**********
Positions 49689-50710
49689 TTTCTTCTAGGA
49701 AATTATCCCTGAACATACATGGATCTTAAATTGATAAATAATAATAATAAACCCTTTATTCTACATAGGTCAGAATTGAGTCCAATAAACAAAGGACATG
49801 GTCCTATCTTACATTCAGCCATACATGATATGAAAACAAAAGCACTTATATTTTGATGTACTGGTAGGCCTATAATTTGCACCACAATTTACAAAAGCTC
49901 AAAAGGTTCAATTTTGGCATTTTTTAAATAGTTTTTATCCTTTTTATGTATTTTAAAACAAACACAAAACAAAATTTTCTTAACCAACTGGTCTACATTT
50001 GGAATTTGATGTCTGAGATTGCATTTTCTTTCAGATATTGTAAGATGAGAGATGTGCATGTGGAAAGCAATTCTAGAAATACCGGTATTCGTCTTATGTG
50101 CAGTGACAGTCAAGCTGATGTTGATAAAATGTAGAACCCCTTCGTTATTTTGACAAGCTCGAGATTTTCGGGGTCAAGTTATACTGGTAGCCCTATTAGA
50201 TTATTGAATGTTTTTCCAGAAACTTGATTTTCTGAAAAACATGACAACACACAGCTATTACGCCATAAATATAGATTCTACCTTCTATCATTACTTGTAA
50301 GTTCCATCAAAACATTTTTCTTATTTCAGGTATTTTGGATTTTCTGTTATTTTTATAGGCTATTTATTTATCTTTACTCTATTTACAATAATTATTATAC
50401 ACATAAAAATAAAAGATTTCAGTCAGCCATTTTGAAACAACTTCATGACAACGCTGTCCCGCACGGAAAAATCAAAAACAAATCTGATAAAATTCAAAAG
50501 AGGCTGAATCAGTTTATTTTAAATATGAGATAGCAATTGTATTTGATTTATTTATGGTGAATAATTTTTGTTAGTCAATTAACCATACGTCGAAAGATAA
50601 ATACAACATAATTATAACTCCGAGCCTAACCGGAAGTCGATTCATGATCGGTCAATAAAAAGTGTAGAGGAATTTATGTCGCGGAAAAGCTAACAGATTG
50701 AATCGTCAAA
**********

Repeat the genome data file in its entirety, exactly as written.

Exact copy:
Positions 49689-50710
49689 TTTCTTCTAGGA
49701 AATTATCCCTGAACATACATGGATCTTAAATTGATAAATAATAATAATAAACCCTTTATTCTACATAGGTCAGAATTGAGTCCAATAAACAAAGGACATG
49801 GTCCTATCTTACATTCAGCCATACATGATATGAAAACAAAAGCACTTATATTTTGATGTACTGGTAGGCCTATAATTTGCACCACAATTTACAAAAGCTC
49901 AAAAGGTTCAATTTTGGCATTTTTTAAATAGTTTTTATCCTTTTTATGTATTTTAAAACAAACACAAAACAAAATTTTCTTAACCAACTGGTCTACATTT
50001 GGAATTTGATGTCTGAGATTGCATTTTCTTTCAGATATTGTAAGATGAGAGATGTGCATGTGGAAAGCAATTCTAGAAATACCGGTATTCGTCTTATGTG
50101 CAGTGACAGTCAAGCTGATGTTGATAAAATGTAGAACCCCTTCGTTATTTTGACAAGCTCGAGATTTTCGGGGTCAAGTTATACTGGTAGCCCTATTAGA
50201 TTATTGAATGTTTTTCCAGAAACTTGATTTTCTGAAAAACATGACAACACACAGCTATTACGCCATAAATATAGATTCTACCTTCTATCATTACTTGTAA
50301 GTTCCATCAAAACATTTTTCTTATTTCAGGTATTTTGGATTTTCTGTTATTTTTATAGGCTATTTATTTATCTTTACTCTATTTACAATAATTATTATAC
50401 ACATAAAAATAAAAGATTTCAGTCAGCCATTTTGAAACAACTTCATGACAACGCTGTCCCGCACGGAAAAATCAAAAACAAATCTGATAAAATTCAAAAG
50501 AGGCTGAATCAGTTTATTTTAAATATGAGATAGCAATTGTATTTGATTTATTTATGGTGAATAATTTTTGTTAGTCAATTAACCATACGTCGAAAGATAA
50601 ATACAACATAATTATAACTCCGAGCCTAACCGGAAGTCGATTCATGATCGGTCAATAAAAAGTGTAGAGGAATTTATGTCGCGGAAAAGCTAACAGATTG
50701 AATCGTCAAA